Festive Fears: Frau Perchta

Merry Christmas, Creeps!

In honour of the holidays, I have compiled a countdown of five festive freaks who pose as Anti-Santas in various different cultures, with a miniature daily profile for each. I hope you find the information useful in your Christmas preparations.

Expect more frequent activity from me in the new year and, if we all survive the holiday season, I’ll see you on the other side.

– Tyler 👻

#5 – Frau Perchta 

The legend of Frau Perchta (alternatively known as Berchta or Bertha in English) is featured in German and Austrian tales, particularly during the festive season, as a way of encouraging children to behave.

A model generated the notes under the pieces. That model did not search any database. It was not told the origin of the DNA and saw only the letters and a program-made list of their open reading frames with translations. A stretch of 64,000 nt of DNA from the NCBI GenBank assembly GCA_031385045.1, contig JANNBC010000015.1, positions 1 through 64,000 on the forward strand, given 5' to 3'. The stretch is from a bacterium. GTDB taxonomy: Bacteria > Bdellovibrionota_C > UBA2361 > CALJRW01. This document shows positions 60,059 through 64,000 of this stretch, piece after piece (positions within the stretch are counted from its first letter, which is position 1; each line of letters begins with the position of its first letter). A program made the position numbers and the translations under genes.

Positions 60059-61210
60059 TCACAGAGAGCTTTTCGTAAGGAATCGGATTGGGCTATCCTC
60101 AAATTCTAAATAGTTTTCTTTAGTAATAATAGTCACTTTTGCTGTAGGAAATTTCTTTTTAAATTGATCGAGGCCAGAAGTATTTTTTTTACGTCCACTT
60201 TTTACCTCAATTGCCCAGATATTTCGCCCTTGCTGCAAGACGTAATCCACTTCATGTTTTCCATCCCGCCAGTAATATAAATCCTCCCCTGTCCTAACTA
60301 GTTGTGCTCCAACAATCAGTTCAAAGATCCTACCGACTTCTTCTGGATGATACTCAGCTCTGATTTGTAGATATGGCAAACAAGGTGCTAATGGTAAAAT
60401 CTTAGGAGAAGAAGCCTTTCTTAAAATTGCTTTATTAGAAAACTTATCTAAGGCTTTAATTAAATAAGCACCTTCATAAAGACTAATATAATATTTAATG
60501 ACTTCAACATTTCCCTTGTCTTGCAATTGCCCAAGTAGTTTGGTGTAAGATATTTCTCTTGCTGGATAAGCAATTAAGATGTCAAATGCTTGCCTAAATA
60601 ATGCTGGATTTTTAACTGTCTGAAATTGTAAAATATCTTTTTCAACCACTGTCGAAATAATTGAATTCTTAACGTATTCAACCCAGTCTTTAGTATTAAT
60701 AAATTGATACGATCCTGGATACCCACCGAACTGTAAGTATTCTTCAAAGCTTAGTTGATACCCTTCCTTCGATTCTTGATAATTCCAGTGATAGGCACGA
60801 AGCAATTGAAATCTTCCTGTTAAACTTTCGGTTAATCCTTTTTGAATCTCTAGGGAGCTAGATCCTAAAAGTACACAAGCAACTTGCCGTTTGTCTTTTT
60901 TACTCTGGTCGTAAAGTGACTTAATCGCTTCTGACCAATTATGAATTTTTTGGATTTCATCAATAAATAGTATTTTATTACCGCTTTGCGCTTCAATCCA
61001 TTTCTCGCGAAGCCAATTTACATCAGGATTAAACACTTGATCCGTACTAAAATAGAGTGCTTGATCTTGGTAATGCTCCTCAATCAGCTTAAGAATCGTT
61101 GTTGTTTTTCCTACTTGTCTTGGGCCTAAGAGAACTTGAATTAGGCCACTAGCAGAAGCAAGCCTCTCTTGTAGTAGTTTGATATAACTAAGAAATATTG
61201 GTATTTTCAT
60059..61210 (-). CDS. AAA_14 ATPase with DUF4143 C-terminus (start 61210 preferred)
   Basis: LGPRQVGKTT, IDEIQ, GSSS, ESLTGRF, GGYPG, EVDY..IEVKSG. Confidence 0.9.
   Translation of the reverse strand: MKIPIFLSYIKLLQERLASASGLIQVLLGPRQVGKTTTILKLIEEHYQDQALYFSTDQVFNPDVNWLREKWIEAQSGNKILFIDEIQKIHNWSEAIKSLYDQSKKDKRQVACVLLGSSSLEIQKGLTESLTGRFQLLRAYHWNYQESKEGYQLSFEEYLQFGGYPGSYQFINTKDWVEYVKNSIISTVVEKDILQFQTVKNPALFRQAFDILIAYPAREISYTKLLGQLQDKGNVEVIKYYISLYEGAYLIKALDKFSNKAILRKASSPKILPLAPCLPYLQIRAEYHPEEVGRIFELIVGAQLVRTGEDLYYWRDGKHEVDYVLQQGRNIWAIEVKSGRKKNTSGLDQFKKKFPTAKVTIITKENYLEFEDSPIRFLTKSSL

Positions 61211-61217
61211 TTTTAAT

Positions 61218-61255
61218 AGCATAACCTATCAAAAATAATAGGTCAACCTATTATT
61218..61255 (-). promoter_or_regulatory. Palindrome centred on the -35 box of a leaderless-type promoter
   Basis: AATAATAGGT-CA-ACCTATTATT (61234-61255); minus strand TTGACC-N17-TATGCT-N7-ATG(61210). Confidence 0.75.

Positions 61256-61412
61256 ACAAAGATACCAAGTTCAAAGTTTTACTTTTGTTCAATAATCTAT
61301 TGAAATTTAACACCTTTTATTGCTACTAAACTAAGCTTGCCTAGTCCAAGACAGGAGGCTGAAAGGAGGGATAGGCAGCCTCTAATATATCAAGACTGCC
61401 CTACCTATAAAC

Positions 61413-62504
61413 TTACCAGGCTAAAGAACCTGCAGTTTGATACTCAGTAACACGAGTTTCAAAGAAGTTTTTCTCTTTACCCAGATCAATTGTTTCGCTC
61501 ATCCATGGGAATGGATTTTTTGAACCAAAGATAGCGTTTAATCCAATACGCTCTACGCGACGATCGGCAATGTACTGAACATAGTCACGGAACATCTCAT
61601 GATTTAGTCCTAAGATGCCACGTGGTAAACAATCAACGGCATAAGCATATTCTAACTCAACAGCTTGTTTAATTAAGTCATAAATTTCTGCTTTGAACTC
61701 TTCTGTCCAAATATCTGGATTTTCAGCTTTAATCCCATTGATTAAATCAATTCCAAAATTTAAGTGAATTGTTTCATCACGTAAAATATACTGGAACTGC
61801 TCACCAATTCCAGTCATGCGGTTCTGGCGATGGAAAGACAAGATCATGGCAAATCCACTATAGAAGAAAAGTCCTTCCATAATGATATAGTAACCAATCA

Perchta is said to be the upholder of cultural taboos, including the prohibition of spinning on holidays. Because of this, she is sometimes described as having one large foot (or goose/swan foot) that represents a spinning woman’s splayfoot that worked the treadle (or, as Jacob Grimm suggested, to symbolize her ability to shape-shift into an animal). As well as this, she is said to possess either a form that is as beautiful and as white as snow, or elderly and haggard.

According to the tales, she is said to visit homes the twelve days between Christmas and Epiphany (January 6), judging whether or not the children of the household have behaved all year round. If, by her judgement, they had behaved, she would deliver a silver coin to them the following day. If they had misbehaved, she would slit their bellies open, remove the organs and replace them with rubbish.

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